Whether you opt for organic, inorganic, or a mixture of the two is more of a personal decision. The important thing is that your marijuana plants receive enough nutrients to give you a higher yield per plant, but never too much. Unlike light intensity, there is a sweet spot for nutrients when it comes to growing marijuana. Too much of a good thing can negatively impact your plants. Unfortunately, finding the right balance between enough nutrients and excess nutrition usually comes with experience.
PPFD (photosynthetic photon flux density) is the measurement of how much PAR actually arrives at your plant. This is a spot measurement and is typically highest at the center point beneath the light and decreases as light ripples outwardly. This changes with the distance away from the plant. Ideally, the higher the better but a single measurement won’t tell you much– you want the average taken from many measurements throughout the coverage area.
The most important metrics to look for in a lighting fixture are PPF, PPFD, and energy usage/efficacy . If none of these are present, you may want to look at a different fixture.
Growing less plants means:
Grow Less Cannabis Plants to Get More Weed
“How can I grow as much weed as possible?” You know that’s what’s on your mind when you ask or wonder about plant yield. Old and new marijuana growers (and scientists and politicians ) alike want to know how to get the highest yield per plant and per grow. Planning and practice can make a huge difference– especially when you are only growing one plant!
We suggest paying attention to whether or not the company you want to buy a light from lists the actual wattage or the watt equivalent. (Hint: if they are only disclosing the watt equivalent, the light is most likely not strong enough for cannabis.)
The answer in fancy, science talk:
What to do to increase your weed plant’s yield?
Moving to an indoor grow environment, w hen it comes to lighting fixtures, it does not benefit you to get the cheaper option. And we know how challenging it is to pick the right light- – there’s so many options out there! (incandescent, CFL, HPS, LEDs)
PPF, PPFD, and photon efficiency are measurements related to PAR. PAR is photosynthetic active radiation. PAR is not a unit of measurement but instead defines the type of light needed to support photosynthesis.
How much light a plant receives is highly variable. When growing outside, it all depends on where a plant is located to receive the most light throughout the entire season. Weed plants like full sun—at least six hours of direct sunlight every day. If a plant is in the shade or gets shaded as the light changes throughout the season, it can affect yields.
Weed typically likes warm, temperate climates—think of Northern California’s Emerald Triangle region—but certain strains thrive in different temperatures. Traditionally, indicas like cold, dry climates and sativas like warm, humid climates.
Different soils have different nutrient levels and some nutrients can promote plant growth. You can also add nutrients to soil or water to help plants grow big and strong.
As states legalize weed and the plant becomes more accepted, more people are trying out their green thumbs by growing their own weed at home. Most states with legal weed allow one person to grow six plants at their residence and an entire household to grow 12 plants. Some allow less, and some allow more.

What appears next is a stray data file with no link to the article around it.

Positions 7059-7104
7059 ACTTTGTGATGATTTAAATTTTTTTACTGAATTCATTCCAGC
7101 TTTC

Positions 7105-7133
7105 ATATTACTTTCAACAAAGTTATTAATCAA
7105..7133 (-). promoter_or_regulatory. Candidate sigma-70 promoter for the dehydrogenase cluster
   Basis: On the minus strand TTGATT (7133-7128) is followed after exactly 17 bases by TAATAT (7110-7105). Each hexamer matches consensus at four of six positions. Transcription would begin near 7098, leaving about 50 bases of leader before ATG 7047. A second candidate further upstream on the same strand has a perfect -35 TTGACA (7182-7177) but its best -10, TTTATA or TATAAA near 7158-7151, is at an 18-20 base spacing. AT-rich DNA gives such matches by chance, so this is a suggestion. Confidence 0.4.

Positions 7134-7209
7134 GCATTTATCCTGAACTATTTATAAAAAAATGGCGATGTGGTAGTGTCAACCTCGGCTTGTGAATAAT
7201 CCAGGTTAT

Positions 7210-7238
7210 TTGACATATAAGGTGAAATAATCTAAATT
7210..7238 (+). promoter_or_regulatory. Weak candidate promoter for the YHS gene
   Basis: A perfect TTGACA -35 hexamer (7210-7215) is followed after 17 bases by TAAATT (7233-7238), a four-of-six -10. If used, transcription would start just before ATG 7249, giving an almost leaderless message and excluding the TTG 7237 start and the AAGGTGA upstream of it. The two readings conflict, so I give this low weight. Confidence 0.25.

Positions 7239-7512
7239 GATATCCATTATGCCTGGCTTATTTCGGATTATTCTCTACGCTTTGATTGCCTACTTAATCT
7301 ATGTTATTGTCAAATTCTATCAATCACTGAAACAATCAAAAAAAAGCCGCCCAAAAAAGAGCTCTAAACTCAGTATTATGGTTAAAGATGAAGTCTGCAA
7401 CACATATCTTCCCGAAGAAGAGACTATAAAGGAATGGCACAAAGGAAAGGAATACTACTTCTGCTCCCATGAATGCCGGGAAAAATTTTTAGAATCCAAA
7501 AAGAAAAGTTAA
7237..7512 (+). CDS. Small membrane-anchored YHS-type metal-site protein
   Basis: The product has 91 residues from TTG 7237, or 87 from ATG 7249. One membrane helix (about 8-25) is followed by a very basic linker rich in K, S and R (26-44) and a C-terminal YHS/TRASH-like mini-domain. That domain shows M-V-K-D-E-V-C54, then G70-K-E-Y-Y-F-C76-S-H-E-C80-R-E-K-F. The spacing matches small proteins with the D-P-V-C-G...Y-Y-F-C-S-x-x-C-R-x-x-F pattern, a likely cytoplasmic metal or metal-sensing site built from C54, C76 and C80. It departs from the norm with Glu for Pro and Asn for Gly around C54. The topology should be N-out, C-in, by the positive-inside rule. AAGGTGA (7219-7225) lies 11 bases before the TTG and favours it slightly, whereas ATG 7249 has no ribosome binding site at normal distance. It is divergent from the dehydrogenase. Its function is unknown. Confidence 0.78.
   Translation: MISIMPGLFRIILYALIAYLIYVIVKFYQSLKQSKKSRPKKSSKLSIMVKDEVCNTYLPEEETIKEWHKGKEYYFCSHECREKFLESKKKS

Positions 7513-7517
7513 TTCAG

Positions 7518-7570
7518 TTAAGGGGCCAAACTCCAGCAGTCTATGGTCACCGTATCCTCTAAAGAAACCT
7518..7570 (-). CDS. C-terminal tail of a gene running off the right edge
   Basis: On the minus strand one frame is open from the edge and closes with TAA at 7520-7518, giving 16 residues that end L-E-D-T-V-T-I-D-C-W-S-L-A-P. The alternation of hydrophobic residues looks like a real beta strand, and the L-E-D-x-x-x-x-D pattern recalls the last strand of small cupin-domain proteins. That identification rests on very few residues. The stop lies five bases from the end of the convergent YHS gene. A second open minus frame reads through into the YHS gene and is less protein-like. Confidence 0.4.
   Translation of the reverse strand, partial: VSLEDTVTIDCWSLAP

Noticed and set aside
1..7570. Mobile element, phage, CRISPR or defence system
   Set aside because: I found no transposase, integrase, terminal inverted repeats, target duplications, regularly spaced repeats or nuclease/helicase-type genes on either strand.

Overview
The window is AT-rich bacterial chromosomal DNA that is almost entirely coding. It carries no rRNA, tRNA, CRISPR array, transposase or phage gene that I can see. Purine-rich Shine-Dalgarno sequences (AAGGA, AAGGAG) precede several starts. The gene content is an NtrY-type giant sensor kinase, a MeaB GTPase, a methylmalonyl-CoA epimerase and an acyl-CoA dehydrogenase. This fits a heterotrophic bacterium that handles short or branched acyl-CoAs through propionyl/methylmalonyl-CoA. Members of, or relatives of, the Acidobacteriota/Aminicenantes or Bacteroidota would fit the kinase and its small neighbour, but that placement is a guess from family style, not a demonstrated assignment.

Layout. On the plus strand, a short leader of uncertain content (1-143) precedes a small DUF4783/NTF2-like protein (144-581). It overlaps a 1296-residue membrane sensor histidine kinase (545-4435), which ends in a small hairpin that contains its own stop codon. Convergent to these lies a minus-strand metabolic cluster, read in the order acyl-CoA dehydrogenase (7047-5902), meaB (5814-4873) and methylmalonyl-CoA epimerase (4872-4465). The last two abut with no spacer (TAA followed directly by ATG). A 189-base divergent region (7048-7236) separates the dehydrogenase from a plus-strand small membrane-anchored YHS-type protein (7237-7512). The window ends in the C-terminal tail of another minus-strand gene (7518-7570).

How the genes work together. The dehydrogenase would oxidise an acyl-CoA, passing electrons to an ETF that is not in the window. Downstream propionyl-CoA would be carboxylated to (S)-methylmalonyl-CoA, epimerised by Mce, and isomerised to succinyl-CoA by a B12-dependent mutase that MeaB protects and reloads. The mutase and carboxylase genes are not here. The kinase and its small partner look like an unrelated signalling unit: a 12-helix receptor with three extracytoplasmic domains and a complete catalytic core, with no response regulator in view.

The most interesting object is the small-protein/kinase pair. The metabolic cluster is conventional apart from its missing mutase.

Some regions get rain early in the fall, so you’ll want to grow plants that are ready to harvest by the beginning of October. In tropical climates, you can practically grow weed outdoors all year round.
Certain weed strains grow big or tall or are high-yielders simply because of their genetics. Traditionally, indicas grow short and stout, and sativas grow tall and lanky. That’s not always true across the board, but it is a good rule of thumb.
However big your plant gets, you’ll likely have more flower than you know what to do with. Many people will save a certain amount of flower for smoking, and make edibles, concentrates, and other weed products with the rest of their harvest.
Be sure to prune your plants to remove dead leaves and buds, and branches that won’t turn into sizable buds. Clearing out plant matter will allow the quality buds to get more light.
Consider how much weed you smoke in a day, week, or month. For reference, a gram is about two medium joints or 3-4 bowls. Do you smoke a gram a day or a week? Two grams a day or a week?
If you are growing from regular cannabis seeds they could also cross-pollinate resulting in buds with cannabis seeds in them. It sounds simple enough but if the buds have seeds inside them, the potency of the strain can be reduced up to 30%. Each cannabis seed is a plant and they need their own space to grow and thrive, as well as to produce bigger and better buds. Remember that more than one cannabis seed per pot is too many.
If you use more than one or many cannabis seeds in a pot, the cannabis plants will begin to compete against each other for nutrients, so the smallest cannabis plants (which sometimes may be the best phenotypes.) will get wiped out by the bigger cannabis plants.
If you have ever wondered how many cannabis seeds per pot, look no further. One seed is all it takes to grow one plant so even if you see plants that look like as if they were bushes it is all just one seed. Regardless of the apparent size of the plant, all growers know that only one cannabis seeds per pot is required.
You might find our FAQ Submission How Many Marijuana Seeds To Grow A Plant? useful!